The teacher will be at the front of the classroom and will review with the students how to find the area of a triangle, parallelogram, and a rectangle. The teacher will explain that today they will be learning how to find the area of different polygons by composing them or decomposing them into triangles, rectangles, and parallelograms. Then the teacher will set expectations for what the students are supposed to do with their geo boards before passing them out. Following this the teacher will give students an example polygon on her geo board, and have the students make the same polygon on their own geo boards. The teacher makes sure that every student’s polygon is the same size as hers on their geo boards. After that the teacher will either tell the students to make the polygon into a rectangle or parallelogram using another rubber band. Or she will instruct them to break the polygon down into triangles using other rubber bands. (e.g., Students construct a trapezoid on their geo boards. Next the teacher will have students construct another trapezoid to make the polygon into a rectangle. Once students find the rectangle’s area make sure they divide the answer by two in order to get the original trapezoid’s area.)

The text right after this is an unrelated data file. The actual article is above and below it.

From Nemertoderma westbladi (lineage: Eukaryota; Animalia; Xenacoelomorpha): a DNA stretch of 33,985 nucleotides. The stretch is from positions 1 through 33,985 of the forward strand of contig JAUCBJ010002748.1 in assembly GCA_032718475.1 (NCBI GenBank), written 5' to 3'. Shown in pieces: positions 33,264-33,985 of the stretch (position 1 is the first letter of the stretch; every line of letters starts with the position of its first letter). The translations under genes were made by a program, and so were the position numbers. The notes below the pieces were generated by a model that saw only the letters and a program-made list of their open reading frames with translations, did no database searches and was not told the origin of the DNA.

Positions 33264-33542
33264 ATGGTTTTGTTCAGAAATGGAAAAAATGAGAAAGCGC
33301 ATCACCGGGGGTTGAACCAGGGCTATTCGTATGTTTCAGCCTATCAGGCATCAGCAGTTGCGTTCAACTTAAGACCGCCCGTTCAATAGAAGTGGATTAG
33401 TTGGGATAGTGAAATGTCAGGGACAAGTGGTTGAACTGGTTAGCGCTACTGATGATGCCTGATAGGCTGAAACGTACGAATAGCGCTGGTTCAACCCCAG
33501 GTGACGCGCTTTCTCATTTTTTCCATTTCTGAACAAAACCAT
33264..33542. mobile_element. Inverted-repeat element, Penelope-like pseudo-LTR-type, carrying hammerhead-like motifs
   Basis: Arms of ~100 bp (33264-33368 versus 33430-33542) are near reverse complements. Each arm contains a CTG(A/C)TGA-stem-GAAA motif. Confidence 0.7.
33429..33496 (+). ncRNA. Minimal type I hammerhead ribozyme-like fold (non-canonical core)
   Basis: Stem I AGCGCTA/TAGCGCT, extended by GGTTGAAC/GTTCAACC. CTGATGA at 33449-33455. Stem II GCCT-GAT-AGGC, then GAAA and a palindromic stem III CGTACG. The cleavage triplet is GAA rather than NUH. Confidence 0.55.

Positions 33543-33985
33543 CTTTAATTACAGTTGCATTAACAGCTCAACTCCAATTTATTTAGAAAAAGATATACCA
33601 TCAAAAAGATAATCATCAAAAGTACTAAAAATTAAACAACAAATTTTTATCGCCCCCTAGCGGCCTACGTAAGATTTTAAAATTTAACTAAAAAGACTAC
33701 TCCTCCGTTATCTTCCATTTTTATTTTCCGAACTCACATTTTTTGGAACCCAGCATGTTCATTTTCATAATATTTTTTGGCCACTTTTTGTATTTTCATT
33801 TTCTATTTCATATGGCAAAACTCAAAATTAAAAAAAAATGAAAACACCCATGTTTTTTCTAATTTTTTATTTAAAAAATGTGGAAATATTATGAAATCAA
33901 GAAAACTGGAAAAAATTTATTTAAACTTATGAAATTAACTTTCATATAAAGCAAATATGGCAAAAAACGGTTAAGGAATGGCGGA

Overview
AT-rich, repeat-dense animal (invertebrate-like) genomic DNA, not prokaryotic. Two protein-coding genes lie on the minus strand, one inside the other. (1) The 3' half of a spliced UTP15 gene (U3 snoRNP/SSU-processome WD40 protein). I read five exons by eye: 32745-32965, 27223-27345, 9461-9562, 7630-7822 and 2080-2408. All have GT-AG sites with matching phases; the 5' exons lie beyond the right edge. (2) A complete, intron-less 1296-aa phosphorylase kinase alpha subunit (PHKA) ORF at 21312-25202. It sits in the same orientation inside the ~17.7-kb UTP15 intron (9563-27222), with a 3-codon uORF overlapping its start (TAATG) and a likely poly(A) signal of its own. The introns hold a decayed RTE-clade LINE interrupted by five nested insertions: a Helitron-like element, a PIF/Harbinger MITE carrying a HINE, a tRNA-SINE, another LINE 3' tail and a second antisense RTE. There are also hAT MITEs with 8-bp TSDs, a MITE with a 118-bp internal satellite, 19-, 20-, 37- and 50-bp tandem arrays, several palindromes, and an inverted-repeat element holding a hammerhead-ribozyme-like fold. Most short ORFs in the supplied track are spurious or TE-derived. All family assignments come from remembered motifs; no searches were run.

Limitations for Geoboards

When finding area with a geoboard, you are unable to measure large amounts of area. The geoboard we are using only allows for small scaled shapes or arrangements. Also, rubber bands are physically unable to stretch beyond these smaller limits. As problems with area arise, another method could be using an electronic geoboard. This will prevent students from having to worry about rubber bands breaking. They will also be able to work with larger areas. An example of a website that has an electronic geoboard is: http://www.mathplayground.com/geoboard.html

Whole Class Limitations

Watching/observing everyone

Monitoring students

Keeping all students on task

Engagement Comparison

In Howard Gardner's Multiple Intelligences he discusses different ways students learn. One of the Multiple Intelligences is bodily kinesthetic; which is learning by participating in hands-on activities. Geoboards allows students to physically create shapes without using the traditional paper and pencil method. Using dot paper is a traditional way to teach students about area and shapes, but does not allow for physical manipulation. Geoboards creates a memorable geometric experience. As a group, we all remember using geoboards in elementary school and get excited when given the opportunity to use them.

**Authors:**

Mary Ann Ray

Catherine Ray

Dana Keister

Geoboard